Publications (37)126.15 Total impact
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ABSTRACT: Synthetic nanoparticles and other stiff objects injected into a blood vessel filled with red blood cells are known to marginate toward the vessel walls. By means of hydrodynamic latticeBoltzmann simulations, we show that active particles can strongly accelerate their margination by moving against the flow direction: particles located initially in the channel center migrate much faster to their final position near the wall than in the nonactive case. We explain our findings by an enhanced rate of collisions between the stiff particles and the deformable red blood cells. Our results imply that a significantly faster margination can be achieved either technically by the application of an external magnetic field (if the particles are magnetic) or biologically by selfpropulsion (if the particles are, e.g., swimming bacteria).  [Show abstract] [Hide abstract]
ABSTRACT: The special macroscopic properties of liquid water stem from its structure as a complex network of molecules connected by hydrogen bonds. While the dynamics of single molecules within this network has been extensively investigated, only little attention has been paid to the closed loops (meshes) of hydrogenbonded molecules which determine the network topology. Using molecular dynamics simulations we analyze the size, shape, geometrical arrangement, and dynamical stability of loops containing up to 10 hydrogen bonds. We find that sixmembered loops in liquid water even at room temperature retain a striking similarity with the wellknown structure of ice. Analyzing the network dynamics we find that rings of more than five hydrogen bonds are stabilized compared to a random collection containing the same number of single bonds. We finally show that in the vicinity of hydrophobic and hydrophilic interfaces loops arrange in a preferred orientation.  [Show abstract] [Hide abstract]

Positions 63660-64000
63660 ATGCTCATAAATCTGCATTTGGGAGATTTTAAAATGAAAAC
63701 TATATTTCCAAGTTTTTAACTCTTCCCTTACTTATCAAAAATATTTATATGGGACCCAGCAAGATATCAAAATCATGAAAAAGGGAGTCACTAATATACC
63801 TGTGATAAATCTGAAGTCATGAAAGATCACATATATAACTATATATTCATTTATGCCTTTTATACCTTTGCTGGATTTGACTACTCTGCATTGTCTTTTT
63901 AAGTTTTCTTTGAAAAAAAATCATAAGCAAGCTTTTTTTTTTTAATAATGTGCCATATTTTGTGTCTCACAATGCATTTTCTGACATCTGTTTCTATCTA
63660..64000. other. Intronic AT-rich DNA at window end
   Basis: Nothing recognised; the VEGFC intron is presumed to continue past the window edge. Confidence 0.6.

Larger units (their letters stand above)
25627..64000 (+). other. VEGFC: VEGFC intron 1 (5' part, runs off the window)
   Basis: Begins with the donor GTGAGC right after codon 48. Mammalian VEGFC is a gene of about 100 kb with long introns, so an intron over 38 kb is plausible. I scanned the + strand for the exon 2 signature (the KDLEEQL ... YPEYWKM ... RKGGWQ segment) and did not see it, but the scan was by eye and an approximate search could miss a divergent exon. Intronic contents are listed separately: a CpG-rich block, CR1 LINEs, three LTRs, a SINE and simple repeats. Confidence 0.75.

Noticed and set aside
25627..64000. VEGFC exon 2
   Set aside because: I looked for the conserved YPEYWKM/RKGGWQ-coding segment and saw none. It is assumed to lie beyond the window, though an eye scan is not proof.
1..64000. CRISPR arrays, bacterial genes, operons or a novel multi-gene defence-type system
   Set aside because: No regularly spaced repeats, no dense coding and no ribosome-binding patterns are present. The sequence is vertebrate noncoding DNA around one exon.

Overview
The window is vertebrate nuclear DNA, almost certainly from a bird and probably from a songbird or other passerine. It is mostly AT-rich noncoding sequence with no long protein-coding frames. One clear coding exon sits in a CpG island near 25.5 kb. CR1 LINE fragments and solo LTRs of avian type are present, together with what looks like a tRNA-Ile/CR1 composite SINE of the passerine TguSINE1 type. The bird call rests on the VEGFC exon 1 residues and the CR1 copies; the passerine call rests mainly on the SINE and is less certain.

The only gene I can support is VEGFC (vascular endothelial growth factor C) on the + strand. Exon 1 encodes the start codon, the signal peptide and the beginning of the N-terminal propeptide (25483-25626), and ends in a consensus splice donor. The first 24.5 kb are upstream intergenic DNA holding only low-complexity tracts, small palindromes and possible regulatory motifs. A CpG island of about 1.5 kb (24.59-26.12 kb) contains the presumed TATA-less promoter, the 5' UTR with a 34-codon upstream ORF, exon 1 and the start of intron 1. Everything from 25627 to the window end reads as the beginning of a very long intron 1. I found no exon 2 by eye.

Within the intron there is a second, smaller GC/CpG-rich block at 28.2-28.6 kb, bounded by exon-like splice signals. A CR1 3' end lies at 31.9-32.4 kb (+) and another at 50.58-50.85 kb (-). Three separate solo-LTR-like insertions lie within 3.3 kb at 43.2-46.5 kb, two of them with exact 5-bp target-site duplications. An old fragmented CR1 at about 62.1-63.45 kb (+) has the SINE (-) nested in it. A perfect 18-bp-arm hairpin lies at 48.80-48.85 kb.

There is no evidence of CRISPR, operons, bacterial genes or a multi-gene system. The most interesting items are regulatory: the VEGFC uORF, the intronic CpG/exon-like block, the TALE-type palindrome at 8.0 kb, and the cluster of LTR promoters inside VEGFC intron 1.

ABSTRACT: We calculate the local dielectric function ɛ(r) inside the hydration layer around a spherical solute (i) from molecular dynamics simulations including explicit solutes and (ii) theoretically using the nonlocal dielectric function of bulk water which includes the radial electric field, but not the explicit solute. The observed agreement between the two concepts shows that while ɛ(r) is strongly different from bulk, this difference is not due to restructuring of the hydrogen bond network but is mostly a consequence of the field geometry. The dielectric response differs for anions and cations, yielding a natural explanation for the wellknown charge asymmetry of ionic solvation in agreement with experimental data.  [Show abstract] [Hide abstract]
ABSTRACT: Using Molecular Dynamics simulations we elucidate in detail the dynamics of the ππ stacking process of a perylene bisimide (PBI) dimer solvated in toluene. Our calculations show that the transition from the open (unstacked) to the stacked configuration is hindered by a small free energy barrier of approx. 1 kT in toluene, but not in the nonaromatic solvent hexane. A similar effect is observed tor two noncovalently linked monomers. The origin of this barrier is traced back to ππ interactions between perylene and the aromatic solvent which are very similar in nature to those between two PBI monomers. The stacking process proceeds in three phases via two welldefined transition states: (i) in the first phase, the two PBI molecules share part of their respective solvation shells forming the first transition state. Further approach needs to squeeze out the shared solvent layer thus creating the energy barrier. (ii) After removal of the separating solvent the two PBIs form a second transition state with one monomer located at a random position in the other's solvation shell. (iii) Finally, the two PBIs slide on top of each other into their final stacked position.  [Show abstract] [Hide abstract]